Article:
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Dutch Harbor
Sun Sep 25 10:02:00 EDT 2011, Dutch Harbor, Alaska

Dutch Harbor is all a rugged mountainous area. Lots of williwaws (wind coming down off the cliffs, suddenly resulting in high winds that last for several minutes) keep things interesting.

As we arrived in Dutch Harbor on strong winds, we needed only one small jib to take us into the harbor.

The harbormaster called us on the VHF radio as we entered, and told us where to dock.

Sat Oct 1 5:22:27 EDT 2011 | george ray
Glad to hear you are in Dutch Harbor. How is the Wx?
Mon Oct 3 15:14:45 EDT 2011 | Richard Hudson
Thanks, George.

The weather is invigorating :)

Bering Sea Rainbow
Wed Sep 21 10:02:00 EDT 2011, Bering Sea, Alaska

We had great winds when sailing south from St Paul towards Dutch Harbor, as we left anchor just as the gale started to ease. We didn't need many sails, and made good speed. The rainbow ahead was kind enough to show us the way.

St Paul
Sat Sep 17 10:02:00 EDT 2011, St Paul, Pribilof Islands, Bering Sea

After sitting out the gales in Port Clarence, we had good northerly winds taking us south. We could have made it all the way to Dutch Harbor, but the forecast showed the northerly winds would be a gale by the time we reached Dutch Harbor, and while it looked like a safe entrance in a northerly gale, I hate entering unfamiliar places in gales--there is little room for correcting problems.

So we went into the harbor of St Paul, one of the Pribilof Islands, about 230 miles north of the Aleutian islands. The cannery manager was nice to us and let us use their dock for a while. When some fishing boats came in later that night needing to unload, we moved out of the harbor and anchored nearby, in a location protected from the approaching NE gale.

St Paul has a church, school, small hospital, weather station, general store and a library with internet access, which was nice.

We spent three days sitting out gales in St Paul. After the wind moved from NE towards NW, we moved around to a different spot for better protection from NW. As the gale started to ease, we left, taking advantage of the gale's strong northerly winds to get us to Dutch Harbor, planning to arrive when the winds were down to Force 7.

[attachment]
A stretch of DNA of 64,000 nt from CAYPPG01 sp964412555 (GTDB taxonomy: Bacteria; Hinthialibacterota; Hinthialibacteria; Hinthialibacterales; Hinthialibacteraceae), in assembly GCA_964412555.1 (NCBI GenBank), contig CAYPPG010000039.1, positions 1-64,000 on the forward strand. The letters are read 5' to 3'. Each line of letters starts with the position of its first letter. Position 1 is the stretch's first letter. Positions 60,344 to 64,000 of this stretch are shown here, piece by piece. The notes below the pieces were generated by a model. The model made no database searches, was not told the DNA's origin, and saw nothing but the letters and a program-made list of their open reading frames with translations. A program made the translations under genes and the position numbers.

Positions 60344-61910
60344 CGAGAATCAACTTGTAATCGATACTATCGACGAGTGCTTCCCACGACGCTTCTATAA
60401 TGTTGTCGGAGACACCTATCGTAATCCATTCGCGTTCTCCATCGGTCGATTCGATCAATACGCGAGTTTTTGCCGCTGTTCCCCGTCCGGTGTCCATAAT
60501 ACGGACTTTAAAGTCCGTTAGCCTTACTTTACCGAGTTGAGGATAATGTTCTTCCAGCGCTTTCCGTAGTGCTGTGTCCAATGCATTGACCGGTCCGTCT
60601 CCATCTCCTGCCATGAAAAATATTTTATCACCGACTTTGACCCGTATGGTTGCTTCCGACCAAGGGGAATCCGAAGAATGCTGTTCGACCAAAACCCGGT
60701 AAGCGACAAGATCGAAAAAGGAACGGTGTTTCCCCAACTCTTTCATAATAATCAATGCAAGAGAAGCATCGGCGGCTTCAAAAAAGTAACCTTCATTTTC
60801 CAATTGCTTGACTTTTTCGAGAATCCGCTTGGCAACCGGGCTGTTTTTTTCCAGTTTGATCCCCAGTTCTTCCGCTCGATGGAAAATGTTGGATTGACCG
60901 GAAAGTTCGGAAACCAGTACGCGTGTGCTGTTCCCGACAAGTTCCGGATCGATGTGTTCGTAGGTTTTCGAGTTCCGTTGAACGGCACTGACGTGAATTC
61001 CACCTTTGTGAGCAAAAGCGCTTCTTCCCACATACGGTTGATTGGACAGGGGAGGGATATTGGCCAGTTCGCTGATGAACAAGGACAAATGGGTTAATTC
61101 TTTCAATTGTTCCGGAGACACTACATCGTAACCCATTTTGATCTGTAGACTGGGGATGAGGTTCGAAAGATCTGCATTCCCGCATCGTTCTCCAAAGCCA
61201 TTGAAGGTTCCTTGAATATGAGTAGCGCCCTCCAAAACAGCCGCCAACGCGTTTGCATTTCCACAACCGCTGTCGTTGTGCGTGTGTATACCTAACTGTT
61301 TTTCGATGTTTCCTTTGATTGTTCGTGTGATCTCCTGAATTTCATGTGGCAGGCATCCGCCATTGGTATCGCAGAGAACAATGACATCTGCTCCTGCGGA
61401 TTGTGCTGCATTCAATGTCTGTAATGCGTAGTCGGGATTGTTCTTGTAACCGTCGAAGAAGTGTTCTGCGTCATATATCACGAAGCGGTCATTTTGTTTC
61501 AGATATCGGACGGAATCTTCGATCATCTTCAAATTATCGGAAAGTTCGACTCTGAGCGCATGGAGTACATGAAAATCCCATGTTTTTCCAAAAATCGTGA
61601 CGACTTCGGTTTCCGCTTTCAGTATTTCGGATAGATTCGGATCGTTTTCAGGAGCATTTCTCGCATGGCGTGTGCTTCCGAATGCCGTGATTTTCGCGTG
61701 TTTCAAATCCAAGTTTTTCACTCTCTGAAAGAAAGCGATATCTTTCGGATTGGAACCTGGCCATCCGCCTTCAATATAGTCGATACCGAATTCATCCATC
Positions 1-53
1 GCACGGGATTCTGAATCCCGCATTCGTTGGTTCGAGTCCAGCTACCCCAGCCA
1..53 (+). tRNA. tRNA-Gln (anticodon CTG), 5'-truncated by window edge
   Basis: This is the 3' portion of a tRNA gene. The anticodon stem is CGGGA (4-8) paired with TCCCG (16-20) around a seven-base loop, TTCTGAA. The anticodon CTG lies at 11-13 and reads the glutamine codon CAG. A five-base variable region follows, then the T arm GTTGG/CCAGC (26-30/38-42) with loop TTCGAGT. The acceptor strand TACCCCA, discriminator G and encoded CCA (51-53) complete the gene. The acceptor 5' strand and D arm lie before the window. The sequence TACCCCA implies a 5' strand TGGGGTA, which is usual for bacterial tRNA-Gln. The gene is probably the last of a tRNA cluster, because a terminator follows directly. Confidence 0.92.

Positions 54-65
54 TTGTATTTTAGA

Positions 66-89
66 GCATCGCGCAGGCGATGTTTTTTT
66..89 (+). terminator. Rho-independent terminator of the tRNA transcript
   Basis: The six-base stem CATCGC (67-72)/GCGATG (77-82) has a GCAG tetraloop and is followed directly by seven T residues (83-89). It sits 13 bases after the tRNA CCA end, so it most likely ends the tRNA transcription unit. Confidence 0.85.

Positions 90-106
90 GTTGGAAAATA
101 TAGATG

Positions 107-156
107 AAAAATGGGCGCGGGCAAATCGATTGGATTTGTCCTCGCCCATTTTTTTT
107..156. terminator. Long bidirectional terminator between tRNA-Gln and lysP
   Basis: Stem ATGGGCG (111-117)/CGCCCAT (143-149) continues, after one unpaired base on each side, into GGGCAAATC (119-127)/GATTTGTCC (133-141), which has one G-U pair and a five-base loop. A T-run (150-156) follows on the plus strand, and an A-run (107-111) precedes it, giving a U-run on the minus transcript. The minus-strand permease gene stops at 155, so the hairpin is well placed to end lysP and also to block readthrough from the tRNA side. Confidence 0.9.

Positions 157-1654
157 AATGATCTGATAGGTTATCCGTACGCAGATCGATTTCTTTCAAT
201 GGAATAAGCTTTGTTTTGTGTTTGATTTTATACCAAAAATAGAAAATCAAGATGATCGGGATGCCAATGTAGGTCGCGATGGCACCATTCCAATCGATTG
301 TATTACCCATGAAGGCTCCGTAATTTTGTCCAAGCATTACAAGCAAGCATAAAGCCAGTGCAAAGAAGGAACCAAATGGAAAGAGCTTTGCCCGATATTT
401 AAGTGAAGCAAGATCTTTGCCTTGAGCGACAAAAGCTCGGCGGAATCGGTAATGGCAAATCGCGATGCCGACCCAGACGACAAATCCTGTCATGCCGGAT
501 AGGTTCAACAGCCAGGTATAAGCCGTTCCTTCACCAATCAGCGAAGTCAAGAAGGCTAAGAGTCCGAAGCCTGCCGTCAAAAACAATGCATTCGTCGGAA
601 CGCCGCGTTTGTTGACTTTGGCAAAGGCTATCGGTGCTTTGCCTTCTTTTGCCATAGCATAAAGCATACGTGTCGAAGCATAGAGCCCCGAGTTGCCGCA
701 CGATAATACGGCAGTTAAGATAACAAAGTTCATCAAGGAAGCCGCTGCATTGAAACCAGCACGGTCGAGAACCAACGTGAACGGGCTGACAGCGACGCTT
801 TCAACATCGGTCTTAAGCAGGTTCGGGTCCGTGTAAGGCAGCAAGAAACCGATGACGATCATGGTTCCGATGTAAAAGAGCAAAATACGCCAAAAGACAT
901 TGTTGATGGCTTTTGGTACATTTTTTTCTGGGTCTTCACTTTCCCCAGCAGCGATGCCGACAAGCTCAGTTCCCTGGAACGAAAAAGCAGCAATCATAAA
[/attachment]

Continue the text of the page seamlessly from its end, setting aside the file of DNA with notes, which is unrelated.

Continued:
Sun Sep 11 10:01:00 EDT 2011, Port Clarence harbor, AK

After a week of continuous charging, and warmer temperatures in the cabin due to motoring for a few hours (re-anchoring) and a warm front passing, the Iridium phone is working again. As you know from following the comments on earlier entries, the Iridium phone battery died shortly after we left Ulukhaktok (Holman). That was the spare battery, the original also did not work. These batteries are what those that don't rely on them call "smart batteries", as they have monitoring and charging circuits built in and are specialty items not widely available. Attempts to supplement the failed spare battery with external batteries wired into it were not successful. While it is great to have email again, I'm not sure how long the phone will continue to work, so please don't be surprised if the blog stops suddenly again.

Thanks for all the comments! Glad to see the messages sent by Inuvik Coast Guard Radio and Barrow Comm Center were received and posted.

We had strong northerly winds taking us down the Chukchi sea and through the Bering Strait. We left the Bering Strait on Sept 8 at 2000 UTC. With a southerly gale in the forecast, we went into Port Clarence (a well-protected harbor, about 10 miles in diameter, site of an old LORAN station, nearby towns of Teller and Brevig Mission) and anchored. We've had one southerly gale after another since then. The main anchor (Raya) was holding well enough on the third try where we first anchored (with better protection from SW), it held well at first where we next anchored (with better protection from the expected SE winds that were coming), but when the wind picked up in the middle of the night, we were soon dragging the anchor along the bottom at two knots. We reanchored several times, closer to the windward beach in 4m of water, never getting a really good hold, and added the ondeck Fortress anchor as well. As there are three of us aboard, doing anchor watches is not hard, we are just all pretty much staying dressed and ready to reanchor at all times.